Andriod version tested
Review code provided
Back in 1986, a little company called Kemco released what would be their first major title for the NES with Space Hunter. Jumping forward 34 years and Kemco are still at it, this time with a throwback filled to the brim with all the nostalgia you would expect with Monster Viator for Android & iOS. But is this trip backwards worth it or just a waste of time?
Monster Viator is, at its core, a traditional turn-based JRPG. The story centres around our main protagonist Culter (who you can name along with any party members). After awakening with, wait for it… no memory, Culter soon realises that he has the unique ability to speak with monsters. Aided by Aira his first companion, who can also communicate via her harp, you must collect the 20+ monsters and not only restore your memory but stop the evil ruler from collecting these monsters for his own nefarious reasons. Wholly unique? No, but Kemco has done an admirable job of not just visually making this a throwback to the 16-bit era, but fully embracing the simplicity of the time and making the context speak louder than the actual words. The inclusion of monster collection adds to the fun. Each new companion comes with their own set of attacks or buffs to help your ever-growing party. Countless times I was saved by a new companion that happen to have the ability to heal or in some cases hide my character to keep them alive long enough to conquer the foe put before me. Upgrading your character is not as involved as it could be. You have the ability to level up your gear increasing the stats, however early portions of the game do not noticeably show any significant increase.
Visually, MV could easily be confused for a lost SNES title. The bright, crisp pixel art not only looks amazing on your phone (S10+ for the review) but when cast via screen mirroring to the TV the game took on a whole new life. The visuals transferred seamlessly and with such fidelity, you would have thought this was being played on a native console. Characters animate well with minimal frames used expertly to convey movement but emotion as well. Characters can hang their heads in sadness or beam with joy and all of it is conveyed well. The world while not an expansive open world is varied enough to give you plenty of biomes and settings to explore. The battles themselves receive the heftiest upgrade visually. Random battles launch you into a battle screen very reminiscent of the old Phantasy Star or Dragon Quest games, with the enemies being viewed at the top of the screen and Character portraits below. The enemy design in these instances is superb. Very stilted and flat but more detailed, looking more like character art from a players manual when compared side by side with the overworld visuals.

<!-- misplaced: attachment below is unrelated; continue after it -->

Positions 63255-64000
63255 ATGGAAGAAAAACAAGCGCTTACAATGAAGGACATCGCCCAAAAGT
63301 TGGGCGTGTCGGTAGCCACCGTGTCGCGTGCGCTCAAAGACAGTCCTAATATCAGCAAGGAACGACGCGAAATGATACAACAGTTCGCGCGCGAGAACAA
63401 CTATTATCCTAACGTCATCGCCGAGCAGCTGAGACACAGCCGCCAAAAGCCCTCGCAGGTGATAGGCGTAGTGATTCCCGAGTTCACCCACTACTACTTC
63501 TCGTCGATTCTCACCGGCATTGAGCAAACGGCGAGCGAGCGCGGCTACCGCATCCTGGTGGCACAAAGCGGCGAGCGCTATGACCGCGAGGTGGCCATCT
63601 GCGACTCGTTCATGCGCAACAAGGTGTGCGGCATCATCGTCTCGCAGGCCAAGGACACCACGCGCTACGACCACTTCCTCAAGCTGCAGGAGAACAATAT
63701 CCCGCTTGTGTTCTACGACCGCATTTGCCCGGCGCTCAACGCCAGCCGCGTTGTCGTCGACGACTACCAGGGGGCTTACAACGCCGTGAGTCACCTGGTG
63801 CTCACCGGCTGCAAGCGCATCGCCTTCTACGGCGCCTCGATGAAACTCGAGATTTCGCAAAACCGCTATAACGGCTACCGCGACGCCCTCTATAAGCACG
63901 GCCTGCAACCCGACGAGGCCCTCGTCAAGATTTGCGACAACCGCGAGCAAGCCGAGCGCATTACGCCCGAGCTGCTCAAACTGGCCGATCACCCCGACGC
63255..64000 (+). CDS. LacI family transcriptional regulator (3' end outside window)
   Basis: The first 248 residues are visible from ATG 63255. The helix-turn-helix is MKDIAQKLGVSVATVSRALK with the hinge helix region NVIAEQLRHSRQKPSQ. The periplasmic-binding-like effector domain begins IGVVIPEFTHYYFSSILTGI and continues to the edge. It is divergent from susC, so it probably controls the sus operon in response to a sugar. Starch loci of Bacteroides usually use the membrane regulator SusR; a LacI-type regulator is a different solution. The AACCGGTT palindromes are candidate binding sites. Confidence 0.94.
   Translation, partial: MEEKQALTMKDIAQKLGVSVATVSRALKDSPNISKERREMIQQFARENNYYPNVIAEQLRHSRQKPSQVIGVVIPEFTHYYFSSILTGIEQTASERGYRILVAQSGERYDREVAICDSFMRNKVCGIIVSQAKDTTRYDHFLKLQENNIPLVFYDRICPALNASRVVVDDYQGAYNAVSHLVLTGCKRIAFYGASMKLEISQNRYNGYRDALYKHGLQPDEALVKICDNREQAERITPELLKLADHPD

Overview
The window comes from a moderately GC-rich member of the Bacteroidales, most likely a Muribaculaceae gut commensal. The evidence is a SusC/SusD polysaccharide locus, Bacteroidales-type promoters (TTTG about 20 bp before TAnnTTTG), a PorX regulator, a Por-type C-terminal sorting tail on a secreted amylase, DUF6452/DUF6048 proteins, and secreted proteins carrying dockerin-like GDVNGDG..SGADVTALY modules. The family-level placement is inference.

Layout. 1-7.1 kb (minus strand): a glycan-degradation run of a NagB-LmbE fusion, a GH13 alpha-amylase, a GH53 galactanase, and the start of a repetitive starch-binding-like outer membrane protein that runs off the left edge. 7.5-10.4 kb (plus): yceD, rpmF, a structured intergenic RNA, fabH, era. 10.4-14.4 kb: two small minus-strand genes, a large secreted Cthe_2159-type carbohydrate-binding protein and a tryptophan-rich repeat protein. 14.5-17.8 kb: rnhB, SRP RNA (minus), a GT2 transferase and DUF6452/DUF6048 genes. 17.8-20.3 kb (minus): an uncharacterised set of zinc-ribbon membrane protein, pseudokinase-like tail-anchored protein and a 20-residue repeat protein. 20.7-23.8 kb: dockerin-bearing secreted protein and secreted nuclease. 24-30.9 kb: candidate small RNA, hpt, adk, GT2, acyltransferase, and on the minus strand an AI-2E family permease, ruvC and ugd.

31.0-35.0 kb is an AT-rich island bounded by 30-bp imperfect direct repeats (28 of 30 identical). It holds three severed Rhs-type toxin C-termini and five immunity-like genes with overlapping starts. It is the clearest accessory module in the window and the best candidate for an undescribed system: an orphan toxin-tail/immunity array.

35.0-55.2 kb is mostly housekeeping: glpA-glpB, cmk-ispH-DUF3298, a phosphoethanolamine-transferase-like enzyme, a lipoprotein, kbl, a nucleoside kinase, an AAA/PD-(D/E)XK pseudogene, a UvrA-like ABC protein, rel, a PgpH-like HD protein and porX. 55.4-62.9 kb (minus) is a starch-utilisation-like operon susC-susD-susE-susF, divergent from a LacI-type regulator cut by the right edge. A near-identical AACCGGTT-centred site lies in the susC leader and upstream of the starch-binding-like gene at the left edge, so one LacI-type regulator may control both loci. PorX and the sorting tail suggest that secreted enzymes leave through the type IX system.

From the audio side of things, MV, is quite versatile. The overworld tune while not immediately catchy will find a way to wiggle into your waking hours. The guitar-heavy battle scenes are a fantastic change of pace making each encounter almost feel more epic than it needs to be. The in-game sound effects, however, are a low point for the title. Gone are the intricate little sounds that were taken for granted. On the whole, everything does fit nicely and helps pull you into the adventure.
The gameplay is where MV excels. Utilizing your tablet or phone screen as a touchpad the game can be played multiple ways. Menu navigation is quick and responsive and functions as you would expect. While playing in gamepad mode your thumb can and will take u some screen real estate but given the games turn-based nature, this never impedes the game in any way. As mentioned before, when the game is cast to TV the controls become even better as you no longer are dependant on the screen for navigation and can blindly play on your phone while fully engaged with the TV.
The mobile market is flooded with games begging for your attention. Monster Viator slides in as a premium-priced game that only the brave are willing to pay for. The question remains, is it worth it? Yes. MV checks all the boxes to be a full-fledged mobile gaming experience akin to any handheld experience you have had before. The design choices work well in concert with one another pulling off the illusion that this one has arrived from the past with a fresh coat of paint. The surprising amount of depth and nuance is accentuated by the easy pick up and play mechanics making it easily accessible to newcomers and RPG veterans alike. Kemco certainly did not break new ground but what the have achieved is a joyful return to a much-heralded time in video game history.
TBG Score: 7/10
Note: Console versions have recently been announced, stay tuned for our review
Platform: Mobile, Xbox, Steam
Release Date: 05/12/2019
No. of Players: 1
Category: RPG, Adventure
Developer: Hit-Point Co. Ltd
Download link: Google Play / App Store